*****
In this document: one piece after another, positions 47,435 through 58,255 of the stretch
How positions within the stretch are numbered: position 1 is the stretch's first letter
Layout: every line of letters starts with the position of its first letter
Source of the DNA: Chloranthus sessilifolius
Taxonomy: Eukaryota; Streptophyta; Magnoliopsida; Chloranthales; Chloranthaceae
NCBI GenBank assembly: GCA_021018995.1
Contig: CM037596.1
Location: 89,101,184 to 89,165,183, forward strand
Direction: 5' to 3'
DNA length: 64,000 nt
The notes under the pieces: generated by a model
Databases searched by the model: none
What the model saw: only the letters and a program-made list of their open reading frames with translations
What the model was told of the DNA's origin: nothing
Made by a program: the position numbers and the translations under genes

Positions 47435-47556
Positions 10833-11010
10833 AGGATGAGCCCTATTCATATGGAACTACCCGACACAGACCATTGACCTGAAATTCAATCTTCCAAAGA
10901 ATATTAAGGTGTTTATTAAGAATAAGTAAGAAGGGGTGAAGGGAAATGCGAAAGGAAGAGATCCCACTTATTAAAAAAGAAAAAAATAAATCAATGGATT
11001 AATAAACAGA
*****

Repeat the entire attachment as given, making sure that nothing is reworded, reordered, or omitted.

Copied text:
In this document: one piece after another, positions 47,435 through 58,255 of the stretch
How positions within the stretch are numbered: position 1 is the stretch's first letter
Layout: every line of letters starts with the position of its first letter
Source of the DNA: Chloranthus sessilifolius
Taxonomy: Eukaryota; Streptophyta; Magnoliopsida; Chloranthales; Chloranthaceae
NCBI GenBank assembly: GCA_021018995.1
Contig: CM037596.1
Location: 89,101,184 to 89,165,183, forward strand
Direction: 5' to 3'
DNA length: 64,000 nt
The notes under the pieces: generated by a model
Databases searched by the model: none
What the model saw: only the letters and a program-made list of their open reading frames with translations
What the model was told of the DNA's origin: nothing
Made by a program: the position numbers and the translations under genes

Positions 47435-47556
Positions 10833-11010
10833 AGGATGAGCCCTATTCATATGGAACTACCCGACACAGACCATTGACCTGAAATTCAATCTTCCAAAGA
10901 ATATTAAGGTGTTTATTAAGAATAAGTAAGAAGGGGTGAAGGGAAATGCGAAAGGAAGAGATCCCACTTATTAAAAAAGAAAAAAATAAATCAATGGATT
11001 AATAAACAGA